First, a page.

Review: Under the Afterlife alias, Steve Miller (no, not that Steve Miller) has been making sun-kissed downtempo grooves and Balearic beats longer than many Juno Download customers have been alive. 2020 remarkably marks 25 years since his debut single hit stores, so Miller has decided to celebrate by offering up a new summer-themed EP. As you'd expect, there's much for weary minds and bodies to savour throughout, from the tactile, Italian dream house style soft-focus grooves and twinkling pianos of opener "Summer of Love", to the sax-laden ambient jazz bliss of "The Quiet" (featuring Tudor Moore), and the jaunty, kaleidoscopic dub-meets-electronica warmth of closing cut "Code Red".
Review: Epic summer balearic haze, blaze and beats amid a mirage of finely tuned melodies and 3D bass from Afterlife. Always at home on Subatomic, this is a most impressive Afterlife record yet! Combining Pantha Du Prince-like percussion with the hippy-ness of new age pan pipes in "Jolly Up", find thrumming 808 drum machine sequences that give maximum weight and pulse to the low end nostalgia and deep seated, dusty percussion funk in "Into The Heat". A quality EP of new age dub that should appeal to fans of Fantastic Man, Tornado Wallace and Running Back, with DJ Rocca's Dark Art mix to "Si Si Si" offering an ambient, broken beat, and exotic breaks alternative to this EP's thick island vibe. Get ya hammock!
Review: Steve Miller's Afterlife project is always a welcomed addition to our charts, especially because we deem his output to be the very best in downtempo and chill, often surpassing most other producers who are surrounded by hype. Miller is the truth, and nothing but the truth. Returning to Subatomic with a new LP, String Theory, the producer is clearly in an explorative mood, and his creative guise has taken on a new form thanks to the addition of subtle house in the mix. In fact, this album is a wondrous as any new material we've heard from peeps like ENO, and it's safe to say that Afterlife has a few lessons of his own. We have been mesmerised by this release from start to finish, revealing to us that there is, indeed, a way to merge house, lounge and downtempo without the end product sounding pre-packaged. Warmly recommended!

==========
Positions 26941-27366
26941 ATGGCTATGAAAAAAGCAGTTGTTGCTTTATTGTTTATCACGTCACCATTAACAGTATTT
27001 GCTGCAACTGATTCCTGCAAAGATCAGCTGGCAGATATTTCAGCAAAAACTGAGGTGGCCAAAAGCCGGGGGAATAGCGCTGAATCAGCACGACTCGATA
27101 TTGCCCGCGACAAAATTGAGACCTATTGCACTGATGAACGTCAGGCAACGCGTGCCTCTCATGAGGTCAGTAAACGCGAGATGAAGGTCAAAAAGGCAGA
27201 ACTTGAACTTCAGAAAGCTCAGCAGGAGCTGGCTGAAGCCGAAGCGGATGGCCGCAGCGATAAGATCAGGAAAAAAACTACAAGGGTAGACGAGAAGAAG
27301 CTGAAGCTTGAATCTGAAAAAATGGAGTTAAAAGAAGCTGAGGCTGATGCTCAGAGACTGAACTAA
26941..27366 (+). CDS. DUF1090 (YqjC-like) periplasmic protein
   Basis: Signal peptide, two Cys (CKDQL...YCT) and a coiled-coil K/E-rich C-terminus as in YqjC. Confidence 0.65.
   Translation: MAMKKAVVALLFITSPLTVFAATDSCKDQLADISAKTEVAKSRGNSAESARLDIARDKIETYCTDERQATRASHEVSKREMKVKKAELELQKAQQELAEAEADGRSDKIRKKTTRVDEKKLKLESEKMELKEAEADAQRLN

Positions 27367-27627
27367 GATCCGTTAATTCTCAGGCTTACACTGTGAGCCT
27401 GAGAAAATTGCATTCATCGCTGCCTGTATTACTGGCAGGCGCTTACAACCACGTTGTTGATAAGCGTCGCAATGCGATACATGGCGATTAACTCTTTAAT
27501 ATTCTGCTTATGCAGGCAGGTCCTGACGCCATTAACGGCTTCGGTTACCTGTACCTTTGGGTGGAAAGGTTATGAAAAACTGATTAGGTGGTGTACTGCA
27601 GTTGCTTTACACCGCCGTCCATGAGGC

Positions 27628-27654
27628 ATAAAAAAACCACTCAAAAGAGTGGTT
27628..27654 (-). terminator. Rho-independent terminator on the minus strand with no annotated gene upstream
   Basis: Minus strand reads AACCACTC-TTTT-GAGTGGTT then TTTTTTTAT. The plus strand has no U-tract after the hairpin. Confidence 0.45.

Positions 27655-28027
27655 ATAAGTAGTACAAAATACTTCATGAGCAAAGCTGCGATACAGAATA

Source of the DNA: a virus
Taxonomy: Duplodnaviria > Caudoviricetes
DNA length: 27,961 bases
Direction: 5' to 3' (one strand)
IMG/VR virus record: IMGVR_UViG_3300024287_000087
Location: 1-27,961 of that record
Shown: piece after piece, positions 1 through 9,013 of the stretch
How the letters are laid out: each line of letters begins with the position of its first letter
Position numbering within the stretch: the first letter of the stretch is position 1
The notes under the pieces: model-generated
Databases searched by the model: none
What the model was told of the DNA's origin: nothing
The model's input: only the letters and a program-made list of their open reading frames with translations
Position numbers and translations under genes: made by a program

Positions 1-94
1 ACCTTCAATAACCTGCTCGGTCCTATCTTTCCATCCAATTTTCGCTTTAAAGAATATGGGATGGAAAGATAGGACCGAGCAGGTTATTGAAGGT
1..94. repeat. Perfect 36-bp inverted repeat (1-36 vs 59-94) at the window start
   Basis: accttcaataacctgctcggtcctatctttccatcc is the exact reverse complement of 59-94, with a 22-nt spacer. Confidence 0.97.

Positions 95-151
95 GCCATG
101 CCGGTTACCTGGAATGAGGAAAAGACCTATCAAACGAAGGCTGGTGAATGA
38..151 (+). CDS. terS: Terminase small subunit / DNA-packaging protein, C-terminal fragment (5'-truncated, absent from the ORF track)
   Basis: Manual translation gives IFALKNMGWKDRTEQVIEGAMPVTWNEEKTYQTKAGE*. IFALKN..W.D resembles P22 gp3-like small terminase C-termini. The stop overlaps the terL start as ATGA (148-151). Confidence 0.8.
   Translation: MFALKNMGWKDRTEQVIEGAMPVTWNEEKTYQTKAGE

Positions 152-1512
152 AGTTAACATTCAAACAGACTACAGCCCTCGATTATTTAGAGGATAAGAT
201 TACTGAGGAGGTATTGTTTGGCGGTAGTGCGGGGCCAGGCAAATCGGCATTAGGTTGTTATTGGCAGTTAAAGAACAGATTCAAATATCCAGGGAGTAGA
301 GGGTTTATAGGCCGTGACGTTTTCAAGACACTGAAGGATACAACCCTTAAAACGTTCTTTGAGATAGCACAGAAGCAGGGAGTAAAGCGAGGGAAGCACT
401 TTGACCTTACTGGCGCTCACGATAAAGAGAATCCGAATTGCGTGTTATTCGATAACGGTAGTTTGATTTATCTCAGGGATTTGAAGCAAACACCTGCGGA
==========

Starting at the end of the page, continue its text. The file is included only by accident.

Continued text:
Review: Steve Miller aka Afterlife is a highly regarded downtempo producer who, for the last few decades, has stuck to his guns in the fickle face of musical fashion (he truly believes that when you die your spirit will float off beyond the clouds and permanently reside in a club chillout room circa 1998...probably). There are ten long jams here to drift off to, two of which feature the mighty Coldcut. Highlights include the gleaming and crisp azure wafts of "Octopus", the shimmering mellow funk of "Frankly My Dear" and the dubby funky drummer shuffle of "The World Is A Ghetto". Peace out.
Miroslav Vrlik - "Discovery" (feat Martin Jurenka) - (7:15) 138 BPM
Farhad Mahdavi - "Parthia" - (7:35) 138 BPM
Review: We have been taken aback by this collection of tracks complied and mixed by upcoming Portuguese talent SoundLift. There is a wonderful flow across both volumes, and a nostalgic quality coming from classic sounding, melody rich tracks (many of which are SoundLifts own). Across the 20 tunes there's an abundance of new talent such as; Monkey Top Saloon , Ozo Effy, Spark7, Subimpact, Miroslav Vrlik with stand out highlights for us being; the instantly memorable 'Phoenix' by Sergio Pareira, Mike Foyle's remix of 'Waiting for The Sunrise' by Gary Sunrise, and plenty from the man like SoundLift himself including the emotive 'Mountain' and 'Last Goodbye'.